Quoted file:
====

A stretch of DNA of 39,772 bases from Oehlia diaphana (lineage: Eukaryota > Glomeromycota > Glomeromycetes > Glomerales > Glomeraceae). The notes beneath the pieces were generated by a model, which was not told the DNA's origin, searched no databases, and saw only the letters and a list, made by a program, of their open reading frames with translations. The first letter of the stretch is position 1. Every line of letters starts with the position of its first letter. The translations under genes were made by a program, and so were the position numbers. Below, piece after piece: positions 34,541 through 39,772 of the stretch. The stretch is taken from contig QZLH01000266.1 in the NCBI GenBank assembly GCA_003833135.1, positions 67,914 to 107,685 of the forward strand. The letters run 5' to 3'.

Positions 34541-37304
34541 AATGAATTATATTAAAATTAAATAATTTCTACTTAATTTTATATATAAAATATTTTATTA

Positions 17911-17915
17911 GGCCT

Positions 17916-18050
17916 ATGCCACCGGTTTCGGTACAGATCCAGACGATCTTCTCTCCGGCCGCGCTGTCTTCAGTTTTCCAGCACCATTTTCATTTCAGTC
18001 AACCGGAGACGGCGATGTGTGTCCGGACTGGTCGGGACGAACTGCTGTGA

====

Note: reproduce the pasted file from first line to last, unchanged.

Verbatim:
A stretch of DNA of 39,772 bases from Oehlia diaphana (lineage: Eukaryota > Glomeromycota > Glomeromycetes > Glomerales > Glomeraceae). The notes beneath the pieces were generated by a model, which was not told the DNA's origin, searched no databases, and saw only the letters and a list, made by a program, of their open reading frames with translations. The first letter of the stretch is position 1. Every line of letters starts with the position of its first letter. The translations under genes were made by a program, and so were the position numbers. Below, piece after piece: positions 34,541 through 39,772 of the stretch. The stretch is taken from contig QZLH01000266.1 in the NCBI GenBank assembly GCA_003833135.1, positions 67,914 to 107,685 of the forward strand. The letters run 5' to 3'.

Positions 34541-37304
34541 AATGAATTATATTAAAATTAAATAATTTCTACTTAATTTTATATATAAAATATTTTATTA

Positions 17911-17915
17911 GGCCT

Positions 17916-18050
17916 ATGCCACCGGTTTCGGTACAGATCCAGACGATCTTCTCTCCGGCCGCGCTGTCTTCAGTTTTCCAGCACCATTTTCATTTCAGTC
18001 AACCGGAGACGGCGATGTGTGTCCGGACTGGTCGGGACGAACTGCTGTGA